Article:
Relationship is about understanding the interdependent connections between all aspects of the system, including its impact on other systems. Mindful production decisions would be made considering the impact of and relationship between pesticides, herbicides, fertilizers, water and soil. The crops we select would account for nutrition as well as how their growth fits inside the ecosystem. Effort would be made to thoughtfully determine what, how and where we grow food. Healthy communication would exist between growers, ranchers, distributors and others involved in providing food. Decisions would be made for the greatest good for all involved.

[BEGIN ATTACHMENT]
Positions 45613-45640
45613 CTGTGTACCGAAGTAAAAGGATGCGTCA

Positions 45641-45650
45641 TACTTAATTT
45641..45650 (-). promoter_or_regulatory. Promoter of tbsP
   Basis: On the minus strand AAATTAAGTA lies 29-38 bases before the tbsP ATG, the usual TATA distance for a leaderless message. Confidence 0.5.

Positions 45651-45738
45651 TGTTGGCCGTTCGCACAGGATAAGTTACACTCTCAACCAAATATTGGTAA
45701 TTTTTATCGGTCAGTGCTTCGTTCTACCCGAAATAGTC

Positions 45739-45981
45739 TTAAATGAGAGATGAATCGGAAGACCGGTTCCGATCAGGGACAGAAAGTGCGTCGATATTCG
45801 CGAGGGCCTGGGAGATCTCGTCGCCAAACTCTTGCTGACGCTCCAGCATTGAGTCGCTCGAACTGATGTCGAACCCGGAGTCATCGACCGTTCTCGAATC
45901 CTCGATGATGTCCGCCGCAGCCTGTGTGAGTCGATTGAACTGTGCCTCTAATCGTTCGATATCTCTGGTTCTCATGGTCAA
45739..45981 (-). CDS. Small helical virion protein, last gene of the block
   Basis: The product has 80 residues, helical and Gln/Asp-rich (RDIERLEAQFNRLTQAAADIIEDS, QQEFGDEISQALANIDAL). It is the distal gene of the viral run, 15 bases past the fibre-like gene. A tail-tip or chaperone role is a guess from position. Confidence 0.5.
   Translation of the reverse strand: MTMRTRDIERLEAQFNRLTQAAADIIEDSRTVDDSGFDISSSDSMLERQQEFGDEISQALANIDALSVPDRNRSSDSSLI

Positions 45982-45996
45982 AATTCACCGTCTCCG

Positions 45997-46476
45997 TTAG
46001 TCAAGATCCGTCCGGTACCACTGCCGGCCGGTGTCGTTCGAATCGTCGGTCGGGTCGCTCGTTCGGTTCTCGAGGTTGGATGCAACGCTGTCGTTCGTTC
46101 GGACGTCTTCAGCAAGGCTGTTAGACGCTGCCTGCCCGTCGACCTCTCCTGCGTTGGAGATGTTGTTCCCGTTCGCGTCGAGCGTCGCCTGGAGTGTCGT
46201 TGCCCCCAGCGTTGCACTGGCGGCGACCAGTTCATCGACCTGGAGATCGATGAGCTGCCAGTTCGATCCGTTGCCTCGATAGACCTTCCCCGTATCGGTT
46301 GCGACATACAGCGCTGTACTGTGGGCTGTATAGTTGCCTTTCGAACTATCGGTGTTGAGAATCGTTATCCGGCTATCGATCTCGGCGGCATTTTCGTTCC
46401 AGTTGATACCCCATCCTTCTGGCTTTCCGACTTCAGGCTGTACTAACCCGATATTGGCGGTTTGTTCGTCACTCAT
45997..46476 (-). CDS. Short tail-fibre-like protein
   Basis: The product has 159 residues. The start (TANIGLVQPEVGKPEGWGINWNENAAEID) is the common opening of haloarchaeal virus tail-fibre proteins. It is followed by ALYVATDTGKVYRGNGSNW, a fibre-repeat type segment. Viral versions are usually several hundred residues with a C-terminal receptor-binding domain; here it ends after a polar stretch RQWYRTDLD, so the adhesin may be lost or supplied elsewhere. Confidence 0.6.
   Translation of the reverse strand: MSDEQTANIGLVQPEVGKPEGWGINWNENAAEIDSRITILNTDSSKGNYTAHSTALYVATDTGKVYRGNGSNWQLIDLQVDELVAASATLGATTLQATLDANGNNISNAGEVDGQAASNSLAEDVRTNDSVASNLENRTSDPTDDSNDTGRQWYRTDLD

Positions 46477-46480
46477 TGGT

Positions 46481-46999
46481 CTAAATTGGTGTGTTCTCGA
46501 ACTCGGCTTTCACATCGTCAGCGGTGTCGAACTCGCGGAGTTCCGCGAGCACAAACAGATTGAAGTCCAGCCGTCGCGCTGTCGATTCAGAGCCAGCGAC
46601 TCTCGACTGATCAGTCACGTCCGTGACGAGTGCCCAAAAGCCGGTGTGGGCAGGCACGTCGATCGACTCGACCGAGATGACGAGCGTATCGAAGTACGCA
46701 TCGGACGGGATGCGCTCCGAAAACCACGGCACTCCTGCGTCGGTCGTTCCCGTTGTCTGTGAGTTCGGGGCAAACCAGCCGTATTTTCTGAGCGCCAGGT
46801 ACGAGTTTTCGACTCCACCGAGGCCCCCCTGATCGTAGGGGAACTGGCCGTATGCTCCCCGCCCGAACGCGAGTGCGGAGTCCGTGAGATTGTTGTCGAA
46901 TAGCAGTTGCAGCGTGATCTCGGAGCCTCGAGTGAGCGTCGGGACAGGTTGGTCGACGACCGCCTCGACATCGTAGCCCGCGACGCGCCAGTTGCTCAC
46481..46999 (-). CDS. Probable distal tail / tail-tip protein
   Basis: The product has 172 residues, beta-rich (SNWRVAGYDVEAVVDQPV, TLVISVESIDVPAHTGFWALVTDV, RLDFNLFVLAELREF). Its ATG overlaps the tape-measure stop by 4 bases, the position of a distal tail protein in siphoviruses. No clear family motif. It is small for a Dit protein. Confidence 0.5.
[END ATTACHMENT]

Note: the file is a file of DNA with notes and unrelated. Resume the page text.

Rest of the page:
Healthfulness is the inherent ability to contribute to the well-being and health of all participants in the system, including people, plants, animals and the soil, water and air that sustain them. Healthfulness is the expression of vitality, responsibility and contribution of all participants. An ideal global food system would measure the impact of each component, and incorporate healthy feedback loops to help participants at each system level understand what’s best, and modify behaviors that don’t support the healthfulness of the system as a whole. Here’s an example: in our current system, the value of a cow is extracted as the amount of money that can be made from her parts, in the form of milk, meat or hide. But this perspective fails to acknowledge the systems that the cow represents. The extraction of a cow into parts has led to unsafe, unhealthy, and inhumane systems of beef production. A healthy food system will acknowledge and include ALL of the parts of the system that is a cow. If any parts of that system are dysfunctional or unhealthy (such as the waste of the cow polluting the water supply, or the cow itself being unhealthy while alive, or the processing of the cow exposing the butchers to unsafe conditions), then actions would be quickly taken to repair the unhealthy parts and restore them to something more healthy.